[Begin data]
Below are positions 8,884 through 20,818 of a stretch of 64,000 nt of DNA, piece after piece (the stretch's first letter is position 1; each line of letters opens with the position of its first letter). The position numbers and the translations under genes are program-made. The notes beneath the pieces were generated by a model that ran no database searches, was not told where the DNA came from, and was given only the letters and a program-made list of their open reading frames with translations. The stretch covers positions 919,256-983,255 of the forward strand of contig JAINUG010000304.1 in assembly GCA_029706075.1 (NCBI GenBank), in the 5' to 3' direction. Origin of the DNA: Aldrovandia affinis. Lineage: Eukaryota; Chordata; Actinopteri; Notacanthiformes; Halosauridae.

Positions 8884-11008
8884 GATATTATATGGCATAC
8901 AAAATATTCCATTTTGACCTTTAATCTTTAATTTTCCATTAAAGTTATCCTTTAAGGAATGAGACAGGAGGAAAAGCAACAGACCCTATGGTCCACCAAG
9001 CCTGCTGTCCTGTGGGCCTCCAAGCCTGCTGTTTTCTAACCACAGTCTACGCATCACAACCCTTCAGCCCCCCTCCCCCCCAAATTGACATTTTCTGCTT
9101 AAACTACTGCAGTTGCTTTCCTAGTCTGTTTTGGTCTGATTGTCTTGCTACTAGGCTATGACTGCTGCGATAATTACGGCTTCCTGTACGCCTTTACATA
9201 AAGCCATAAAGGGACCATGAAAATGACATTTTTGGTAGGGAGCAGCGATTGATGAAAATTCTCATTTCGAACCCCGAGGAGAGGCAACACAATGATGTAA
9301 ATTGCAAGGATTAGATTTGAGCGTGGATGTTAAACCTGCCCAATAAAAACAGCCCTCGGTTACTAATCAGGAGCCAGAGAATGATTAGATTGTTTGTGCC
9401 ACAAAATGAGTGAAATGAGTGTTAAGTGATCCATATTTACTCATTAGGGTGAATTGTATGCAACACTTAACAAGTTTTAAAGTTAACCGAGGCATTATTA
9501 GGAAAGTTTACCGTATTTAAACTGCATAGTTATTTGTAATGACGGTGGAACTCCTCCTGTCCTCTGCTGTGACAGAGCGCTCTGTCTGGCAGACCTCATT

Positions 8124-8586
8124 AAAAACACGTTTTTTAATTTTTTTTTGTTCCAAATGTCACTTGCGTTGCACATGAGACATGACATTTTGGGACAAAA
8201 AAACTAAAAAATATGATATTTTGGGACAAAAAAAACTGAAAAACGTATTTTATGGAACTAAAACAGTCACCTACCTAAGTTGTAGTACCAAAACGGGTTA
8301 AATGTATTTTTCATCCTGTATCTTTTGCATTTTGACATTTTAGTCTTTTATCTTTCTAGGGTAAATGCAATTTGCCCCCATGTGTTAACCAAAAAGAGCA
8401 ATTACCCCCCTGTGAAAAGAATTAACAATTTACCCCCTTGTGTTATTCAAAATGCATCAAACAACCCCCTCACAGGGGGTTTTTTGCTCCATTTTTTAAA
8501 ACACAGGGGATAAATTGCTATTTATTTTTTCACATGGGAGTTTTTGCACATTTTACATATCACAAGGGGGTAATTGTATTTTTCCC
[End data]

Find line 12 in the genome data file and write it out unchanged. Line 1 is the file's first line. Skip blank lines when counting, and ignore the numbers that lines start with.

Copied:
8124 AAAAACACGTTTTTTAATTTTTTTTTGTTCCAAATGTCACTTGCGTTGCACATGAGACATGACATTTTGGGACAAAA